In terms of design, one major benifit of TDD you are not seeing is that it drives design to be just enough. You know what they say the engineer sees the glass as twice as large as it should be. Overdesign in software can be a big problem. I find that 90+% of the time TDD forced out the right ballance of abstraction to support later extension of the code. TDD isn't magic, it takes the programmer behind it to do that as well, but it is an important part of the toolkit.

I think that there is too much TDD in isolation in your list. What about refactoring? I think one of the prime benifits of the test is that it locks down behavior, so that when you refactor you can be confident that you haven't changed anything, which in turn can make you confident about refactoring. And there is nothing like a design which is born from experience rather than a whiteboard (although high-level whiteboard design is still very important).

Also, you write: "So, wouldn't it make more sense to write unit tests on an as-needed basis, whenever code is changed, keeping the old code and comparing its results to the new function's?" Code that is written without unit testing in mind is often untestable, especially if it interacts with outside services such as a database, transaction manager, GUI toolkit or web service. Adding them later is just not going to happen.

I think Bob Martin said it best, TDD is to programming what Double Entry is to Accounting. It prevents a certain class of mistakes. It doesn't prevent all problems, but does make sure that if your program intended to add two plus two, it didn't subtract them instead. Basic behavior is important, and when it goes wrong, you can spend a lot of time getting to know your debugger.

share|improve this answer
    
Hmm... forcing you to write "just enough" code is actually an effect of the forced composability too. Understanding things like referential transparency and side effects will force your code to do "just enough" just as well. Refractoring is what I refer to in my second point, that it makes code more composable. Composable software is by definition easy to refractor. In most cases, with certain rules in mind, I can derive OOP patterns from functional style that yield modular code that tends to look and feel a lot like TDD code. –  Rei Miyasaka Jul 18 '10 at 4:00
    
@Rei, if your argument is that it is theoretically possible to get TDD like code without TDD, no one argues with you (even hard core advocates of TDD). However, that doesn't make it likely or as easy. –  Yishai Jul 18 '10 at 14:23
2  
Regarding refactoring, it doesn't matter how composable you make your software, if you want to refactor the internal structure of your code, you will be afraid to do so without a safetey net. Unless you are unusually good or unusually foolish. –  Yishai Jul 18 '10 at 14:24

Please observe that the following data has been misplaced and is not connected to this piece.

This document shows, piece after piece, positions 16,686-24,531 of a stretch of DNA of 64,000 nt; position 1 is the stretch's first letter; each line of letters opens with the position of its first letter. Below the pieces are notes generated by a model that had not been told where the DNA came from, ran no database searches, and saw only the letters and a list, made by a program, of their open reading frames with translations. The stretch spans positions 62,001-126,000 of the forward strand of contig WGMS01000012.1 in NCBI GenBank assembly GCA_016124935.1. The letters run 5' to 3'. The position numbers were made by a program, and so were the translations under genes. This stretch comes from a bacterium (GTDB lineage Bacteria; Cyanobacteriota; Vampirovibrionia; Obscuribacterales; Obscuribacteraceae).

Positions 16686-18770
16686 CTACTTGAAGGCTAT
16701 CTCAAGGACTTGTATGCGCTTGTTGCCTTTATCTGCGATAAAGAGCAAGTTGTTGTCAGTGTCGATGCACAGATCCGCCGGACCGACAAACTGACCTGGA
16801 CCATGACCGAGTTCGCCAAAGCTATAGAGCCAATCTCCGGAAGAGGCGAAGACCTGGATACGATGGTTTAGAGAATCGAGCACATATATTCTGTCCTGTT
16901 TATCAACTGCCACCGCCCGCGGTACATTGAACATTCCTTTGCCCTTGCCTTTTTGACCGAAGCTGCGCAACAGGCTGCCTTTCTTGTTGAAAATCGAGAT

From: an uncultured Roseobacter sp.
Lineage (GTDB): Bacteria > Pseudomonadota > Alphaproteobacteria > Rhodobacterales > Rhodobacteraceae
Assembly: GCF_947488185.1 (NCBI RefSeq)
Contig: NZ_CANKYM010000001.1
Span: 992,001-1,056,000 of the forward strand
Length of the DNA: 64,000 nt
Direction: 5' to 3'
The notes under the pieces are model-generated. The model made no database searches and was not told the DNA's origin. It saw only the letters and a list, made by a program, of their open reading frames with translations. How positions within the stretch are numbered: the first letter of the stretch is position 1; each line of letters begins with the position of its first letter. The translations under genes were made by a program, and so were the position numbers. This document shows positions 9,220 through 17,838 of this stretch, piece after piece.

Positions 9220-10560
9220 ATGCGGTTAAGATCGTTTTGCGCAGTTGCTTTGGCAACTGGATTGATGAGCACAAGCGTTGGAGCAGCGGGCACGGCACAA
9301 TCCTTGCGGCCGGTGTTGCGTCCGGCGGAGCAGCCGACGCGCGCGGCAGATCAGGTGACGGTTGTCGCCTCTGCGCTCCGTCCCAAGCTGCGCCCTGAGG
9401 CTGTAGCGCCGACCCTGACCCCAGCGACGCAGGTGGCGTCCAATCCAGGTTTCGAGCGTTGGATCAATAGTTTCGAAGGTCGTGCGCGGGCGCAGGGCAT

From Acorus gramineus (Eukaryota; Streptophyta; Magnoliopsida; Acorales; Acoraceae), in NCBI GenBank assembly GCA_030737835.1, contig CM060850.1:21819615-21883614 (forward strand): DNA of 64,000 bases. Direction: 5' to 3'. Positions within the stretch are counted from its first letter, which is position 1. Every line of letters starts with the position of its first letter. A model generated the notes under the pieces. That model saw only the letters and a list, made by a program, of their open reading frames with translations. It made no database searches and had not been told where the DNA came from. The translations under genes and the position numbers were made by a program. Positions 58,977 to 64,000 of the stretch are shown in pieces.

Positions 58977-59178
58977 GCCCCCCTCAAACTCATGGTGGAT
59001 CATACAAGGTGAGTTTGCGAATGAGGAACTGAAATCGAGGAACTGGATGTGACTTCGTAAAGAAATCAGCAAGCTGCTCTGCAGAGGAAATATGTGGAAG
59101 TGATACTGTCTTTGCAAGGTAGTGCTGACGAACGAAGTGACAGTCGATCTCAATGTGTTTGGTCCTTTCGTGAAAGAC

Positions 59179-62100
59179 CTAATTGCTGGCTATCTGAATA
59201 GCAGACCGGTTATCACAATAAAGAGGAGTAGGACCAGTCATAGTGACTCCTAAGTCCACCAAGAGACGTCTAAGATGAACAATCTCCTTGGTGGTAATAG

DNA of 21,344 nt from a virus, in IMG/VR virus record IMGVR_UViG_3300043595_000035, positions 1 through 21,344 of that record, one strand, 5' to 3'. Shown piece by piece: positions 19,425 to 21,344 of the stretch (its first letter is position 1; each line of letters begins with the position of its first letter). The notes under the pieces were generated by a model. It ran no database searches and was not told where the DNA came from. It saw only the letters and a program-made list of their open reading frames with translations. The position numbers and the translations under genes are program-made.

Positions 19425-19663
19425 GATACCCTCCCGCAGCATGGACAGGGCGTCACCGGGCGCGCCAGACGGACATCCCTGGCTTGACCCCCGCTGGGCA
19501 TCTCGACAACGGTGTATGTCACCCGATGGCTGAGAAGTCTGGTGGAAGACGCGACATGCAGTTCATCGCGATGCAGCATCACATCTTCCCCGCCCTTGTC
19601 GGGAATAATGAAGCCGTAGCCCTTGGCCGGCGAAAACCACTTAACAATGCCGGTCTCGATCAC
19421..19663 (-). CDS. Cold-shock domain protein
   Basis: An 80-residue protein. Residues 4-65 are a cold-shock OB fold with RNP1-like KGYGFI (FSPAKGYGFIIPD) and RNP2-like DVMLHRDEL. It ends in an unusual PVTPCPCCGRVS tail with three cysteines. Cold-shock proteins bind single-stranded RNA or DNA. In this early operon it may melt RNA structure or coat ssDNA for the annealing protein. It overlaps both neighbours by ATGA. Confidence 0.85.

Indeed, it's possible to write great OO code without TDD - but most don't, and TDD is a great way of teaching what good OO code is. –  kyoryu Jul 27 '10 at 4:24
add comment

I just wanted to highlight:
TDD Tests are not Unit Tests

"The purpose of a unit test is to test a unit of code in isolation."
"A TDD test, unlike a unit test, might test more than a single unit of code at a time." TDD Tests are more interaction tests....

from Stephen Walter's very good blog post
http://stephenwalther.com/blog/archive/2009/04/11/tdd-tests-are-not-unit-tests.aspx

share|improve this answer
add comment

TDD is not a methodology, it is a mindset.

TDD to reduce bugs : As your code base starts growing, it is very important that you run all tests on each checkin to the source control. The benefit of this becomes evident when you have a new member in the team.

TDD as a design paradigm: Tests are first users of the code. Initially, it is very difficult to drive your design using tests. But, once you are comfortable with it, you will realize that the test code actually helps you decide on your design. This comes naturally with some TDD experience. For example, with TDD you would like to wrap access to your service in an interface. This allows you to mock. But, most important thing here is that it is the correct way to design.

TDD as documentation The documentation is for code-documentation meant to be used by developers of your code. Developers find it easy to read well-written unit tests, rather than pages and pages of documentation.

share|improve this answer
add comment

In Javascript, or any language that has to run in multiple quirky environments like browsers, unit tests are a great way of telling where Internet Effing Explorer messed up what to fix.

At least it's better than hammering F5 and using console.log() or even alerts.

But then again, I think this should be used mostly for middleware or complex RIA - as it is almost impossible to TDD user interfaces with little business logic.

If you write the next jQuery, unit tests will be your friends! :)

Oh and let's not forget the great tools for js like JSTestDriver!

share|improve this answer
    
True, and that's a pretty extreme case for when unit tests would be useful: when the platform itself changes and you need to ensure that your code behaves consistently throughout all of them. In that case you really do have no option but to test everything with painful meticulousness. In general I understand the incentives for unit tests more than I do for TDD. TDD is still really iffy to me. –  Rei Miyasaka Apr 13 '11 at 20:14
add comment

TDD also gives you code that is thoroughly covered by automated unit tests. This is simply because no code is written until it's neccessary to make a failing unit test pass.

share|improve this answer
add comment

Your Answer

 
discard

By posting your answer, you agree to the privacy policy and terms of service.

Not the answer you're looking for? Browse other questions tagged or ask your own question.